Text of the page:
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agrofuels, as also the search for carbon sinks in the form of tree plantations or forests. There are several tentative reasons why we consider only agricultural and forestry conflicts in this analysis, and not other forms of conflicts such as those arising from transport infrastructures, fossil fuel extraction, mining for metals, sand and gravel mining, tourism, biodiversity conservation, biopiracy, industrial special zones. The reasons are: Agricultural and forestry projects represent the ‘soft commodities’ which financially have nearly overtaken ‘hard commodities’ (energy and mining resources) in recent years (although not in terms of tonnage or energy content). The scale of land needed for agricultural and forestry projects is larger than for mining, oil and gas extraction or tourism projects (although not larger than for biodiversity conservation projects) They are part of the new ‘biomass economy’ (Smolker, 2008) and the related flexibilization strategies that allow investors to switch between crops, fuel, feed and carbon offsets termed flex-crops (Borras and Franco, 2012). Biomass conflicts are relatively more land intensive and less capital intensive (per unit of area) than oil, gas or mining projects. By the same token biomass projects may have less funds available per unit of area for compensation (persuasion) and thus may rely on other means (coercion) to ‘clear the ground’ as plantations and large-scale sheep or cattle raising have so many times done in history. Because of the structure of biomass investment, the acquisitions are often carried out by corporations that do not sell directly to consumers and are thus less vulnerable to activist pressure than tourism or precious metals companies can be at times. Biomass projects are more mobile than other geology-dependent extractive industries such as metal mining and oil and gas extraction, yet at the same time rely on ‘water grabbing6‘ at a much greater scale than other extractive projects (which can also be highly water intensive). Biomass projects apparently allow a degree of compatibility with local livelihood strategies (through outgrower schemes, contract farming, etc.) and there may therefore be greater differentiation in local responses to the projects. Sugar cane or rubber production sometimes subsumes the surviving peasant economy into the logic of export production through an exploitative strategy that leads to savings in labour surveillance costs. This ‘outsourcing’ process very rarely happens in oil and gas extraction. It sometimes happens in mining.

4.3 6

Trans-national activism against land-grabs

GRAIN, 2012. Squeezing Africa Dry: Behind every land grab is a water grab. Available at http://www.grain.org/article/entries/4516-squeezing-africa-dry-behind-every-land-grab-is-a-watergrab.

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4.3.1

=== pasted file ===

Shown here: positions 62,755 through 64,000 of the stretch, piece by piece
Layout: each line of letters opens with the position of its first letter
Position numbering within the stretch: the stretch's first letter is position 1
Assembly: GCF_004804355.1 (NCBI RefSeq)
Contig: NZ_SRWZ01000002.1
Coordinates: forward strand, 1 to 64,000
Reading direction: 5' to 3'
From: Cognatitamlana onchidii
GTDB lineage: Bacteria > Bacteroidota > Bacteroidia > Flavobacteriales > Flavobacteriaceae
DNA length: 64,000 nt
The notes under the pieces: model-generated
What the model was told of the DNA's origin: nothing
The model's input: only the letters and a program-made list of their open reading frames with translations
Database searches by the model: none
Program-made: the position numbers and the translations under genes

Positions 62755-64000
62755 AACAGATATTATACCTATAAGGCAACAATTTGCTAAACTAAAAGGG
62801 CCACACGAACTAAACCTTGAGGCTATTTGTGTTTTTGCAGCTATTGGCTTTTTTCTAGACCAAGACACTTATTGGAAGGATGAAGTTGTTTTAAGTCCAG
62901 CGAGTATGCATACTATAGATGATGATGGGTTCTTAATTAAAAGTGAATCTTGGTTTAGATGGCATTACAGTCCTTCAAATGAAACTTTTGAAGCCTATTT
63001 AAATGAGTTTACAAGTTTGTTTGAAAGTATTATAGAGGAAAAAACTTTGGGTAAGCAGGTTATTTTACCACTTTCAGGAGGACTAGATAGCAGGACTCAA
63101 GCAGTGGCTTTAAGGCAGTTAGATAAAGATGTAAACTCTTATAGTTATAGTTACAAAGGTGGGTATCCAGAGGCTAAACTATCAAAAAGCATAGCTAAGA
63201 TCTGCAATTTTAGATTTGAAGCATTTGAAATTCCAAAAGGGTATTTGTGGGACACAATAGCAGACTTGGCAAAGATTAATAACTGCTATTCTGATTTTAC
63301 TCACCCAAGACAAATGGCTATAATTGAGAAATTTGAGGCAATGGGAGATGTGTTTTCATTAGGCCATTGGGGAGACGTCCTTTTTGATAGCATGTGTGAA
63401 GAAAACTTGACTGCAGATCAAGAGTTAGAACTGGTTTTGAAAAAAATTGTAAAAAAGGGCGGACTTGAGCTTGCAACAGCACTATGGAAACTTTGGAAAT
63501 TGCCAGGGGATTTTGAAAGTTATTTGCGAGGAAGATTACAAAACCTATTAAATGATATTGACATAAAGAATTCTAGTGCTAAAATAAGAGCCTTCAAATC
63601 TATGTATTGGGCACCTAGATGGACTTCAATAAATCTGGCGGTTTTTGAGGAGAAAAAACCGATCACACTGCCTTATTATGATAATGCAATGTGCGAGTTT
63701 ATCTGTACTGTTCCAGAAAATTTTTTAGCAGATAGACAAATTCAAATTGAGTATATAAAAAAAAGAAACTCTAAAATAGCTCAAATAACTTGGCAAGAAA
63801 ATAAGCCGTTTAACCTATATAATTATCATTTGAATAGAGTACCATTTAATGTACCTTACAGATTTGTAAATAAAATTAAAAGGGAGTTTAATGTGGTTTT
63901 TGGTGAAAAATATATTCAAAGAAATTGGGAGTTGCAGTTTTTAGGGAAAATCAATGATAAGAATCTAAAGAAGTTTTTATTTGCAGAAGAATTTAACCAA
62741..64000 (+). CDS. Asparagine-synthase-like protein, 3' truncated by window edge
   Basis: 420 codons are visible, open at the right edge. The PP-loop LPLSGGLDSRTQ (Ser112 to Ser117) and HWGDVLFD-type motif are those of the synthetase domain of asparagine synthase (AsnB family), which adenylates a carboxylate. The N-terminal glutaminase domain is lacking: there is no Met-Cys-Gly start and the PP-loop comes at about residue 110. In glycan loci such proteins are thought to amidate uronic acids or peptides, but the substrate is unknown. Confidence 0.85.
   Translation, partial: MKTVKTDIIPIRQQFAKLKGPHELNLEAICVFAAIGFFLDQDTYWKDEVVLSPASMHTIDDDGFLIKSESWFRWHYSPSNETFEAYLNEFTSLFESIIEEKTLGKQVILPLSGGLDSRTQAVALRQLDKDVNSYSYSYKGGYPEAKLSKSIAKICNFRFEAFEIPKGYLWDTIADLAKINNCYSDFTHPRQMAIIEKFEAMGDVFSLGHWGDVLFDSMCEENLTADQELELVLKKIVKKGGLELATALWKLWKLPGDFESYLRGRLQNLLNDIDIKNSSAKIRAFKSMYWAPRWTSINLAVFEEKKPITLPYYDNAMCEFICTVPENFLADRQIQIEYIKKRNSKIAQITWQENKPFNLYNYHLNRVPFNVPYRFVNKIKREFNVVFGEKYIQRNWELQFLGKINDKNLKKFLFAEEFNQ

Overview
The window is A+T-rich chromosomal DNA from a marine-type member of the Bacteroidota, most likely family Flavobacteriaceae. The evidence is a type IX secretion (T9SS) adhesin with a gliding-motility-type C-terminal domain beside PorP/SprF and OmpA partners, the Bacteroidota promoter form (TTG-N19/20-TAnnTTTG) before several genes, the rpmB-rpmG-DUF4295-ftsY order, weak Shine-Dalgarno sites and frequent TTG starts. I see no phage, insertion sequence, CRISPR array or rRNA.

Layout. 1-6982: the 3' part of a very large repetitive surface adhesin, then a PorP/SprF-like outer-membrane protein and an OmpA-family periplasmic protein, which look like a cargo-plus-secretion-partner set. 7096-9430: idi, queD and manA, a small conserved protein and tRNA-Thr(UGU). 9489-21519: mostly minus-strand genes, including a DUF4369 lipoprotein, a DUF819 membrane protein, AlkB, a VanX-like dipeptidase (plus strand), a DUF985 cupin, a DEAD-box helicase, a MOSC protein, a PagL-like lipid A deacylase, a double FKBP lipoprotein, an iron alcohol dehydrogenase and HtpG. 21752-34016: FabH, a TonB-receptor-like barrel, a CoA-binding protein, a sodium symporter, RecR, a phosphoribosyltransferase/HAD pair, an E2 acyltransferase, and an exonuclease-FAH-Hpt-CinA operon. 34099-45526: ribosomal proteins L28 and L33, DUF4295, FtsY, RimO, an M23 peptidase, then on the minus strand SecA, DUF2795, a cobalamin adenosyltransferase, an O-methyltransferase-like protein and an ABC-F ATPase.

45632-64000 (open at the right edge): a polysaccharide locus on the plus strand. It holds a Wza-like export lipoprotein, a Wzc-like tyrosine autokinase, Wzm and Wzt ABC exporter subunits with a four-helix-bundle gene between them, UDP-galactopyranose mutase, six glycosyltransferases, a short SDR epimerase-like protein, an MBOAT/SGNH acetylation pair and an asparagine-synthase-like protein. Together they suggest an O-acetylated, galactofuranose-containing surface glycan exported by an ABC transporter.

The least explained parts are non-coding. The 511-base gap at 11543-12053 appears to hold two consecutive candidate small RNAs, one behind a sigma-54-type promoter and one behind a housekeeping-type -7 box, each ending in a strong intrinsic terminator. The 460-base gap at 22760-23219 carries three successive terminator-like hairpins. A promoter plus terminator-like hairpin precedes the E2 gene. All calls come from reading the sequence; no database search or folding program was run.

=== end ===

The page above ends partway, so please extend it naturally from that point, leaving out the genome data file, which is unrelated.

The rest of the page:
Framing the fight against land grabbing

From 17-19 November 2011, the first international peasants’ conference to stop land grabbing took place in Nyéléni, Mali in an agro-ecology training centre symbolic as the site of the first international forum on Food Sovereignty. Over 250 women and men, peasants, pastoralists, indigenous peoples and their allies from 30 countries participated, including GRAIN and WRM. The declaration they issued adopts a rights-based discourse and environmental justice framing in defence of “food sovereignty, the commons and the rights of small scale food providers to natural resources” (NGOs, 2010). Framing the fight against land grabbing as a fight against capitalism, neoliberalism and a destructive economic model, participants reiterated that they were not interested in “getting a better deal” but rather in a transformational project, a radical politics or “counterhegemonic globalization”. All the groups we profile here display this outright opposition to any form of land grabbing (stop and roll-back approach) (Borras and Franco, 2012), rather than adopting the more cautious ‘ecological modernization’ approach of some other groups. GRAIN for instance qualifies the land-grab as a ‘food robbery’ and a new form of agricultural neo-colonialism. WRM and GRAIN fall under Tarrow’s definition of trans-national activists groups: “individuals and groups who mobilise domestic and international resources and opportunities to advance claims on behalf of external actors, against external opponents, or in favour of goals they hold in common with transnational allies” (Tarrow, 2005: 29) and under what Borras (2010) has further charted as the emergence of TAMs (Trans-national Agrarian Movements). As Pye (2010) writes, the scope of TAMs has broadened significantly in recent years, uniting with other socio-environmental justice movements around themes such as biofuels, forestry and climate justice, in the process building a transnational contentious discourse that has significant impact on the positions of international governance institutions concerned with agriculture, including the FAO, the WB and the UN Special Rapporteur on Food (Rosset and Martinez, 2005). Keck and Sikkink (1998) describe four types of pressure mobilized by Transnational Advocacy Networks (TANs): information politics, symbolic politics, accountability politics, and leverage politics. The primary form of resistance from Northern EJOs to land grabbing has been informational politics, which entails the framing of the phenomenon and bringing it to public attention. Key in informational politics is the language used for framing issues and the terms employed as for example, land grabbing v. land acquisition, and the introduction of alternative discourses, such as land and food sovereignty. GRAIN is a small international non-profit organisation present in all continents and with a main base in Barcelona that works to support small farmers and social movements in their struggles for community-controlled and biodiversity-based food systems. GRAIN is credited as the first organisation that in 2008 drew the world’s attention to the land grabbing phenomenon. The framing established by GRAIN as well as the terminology have been exceedingly successful and hard to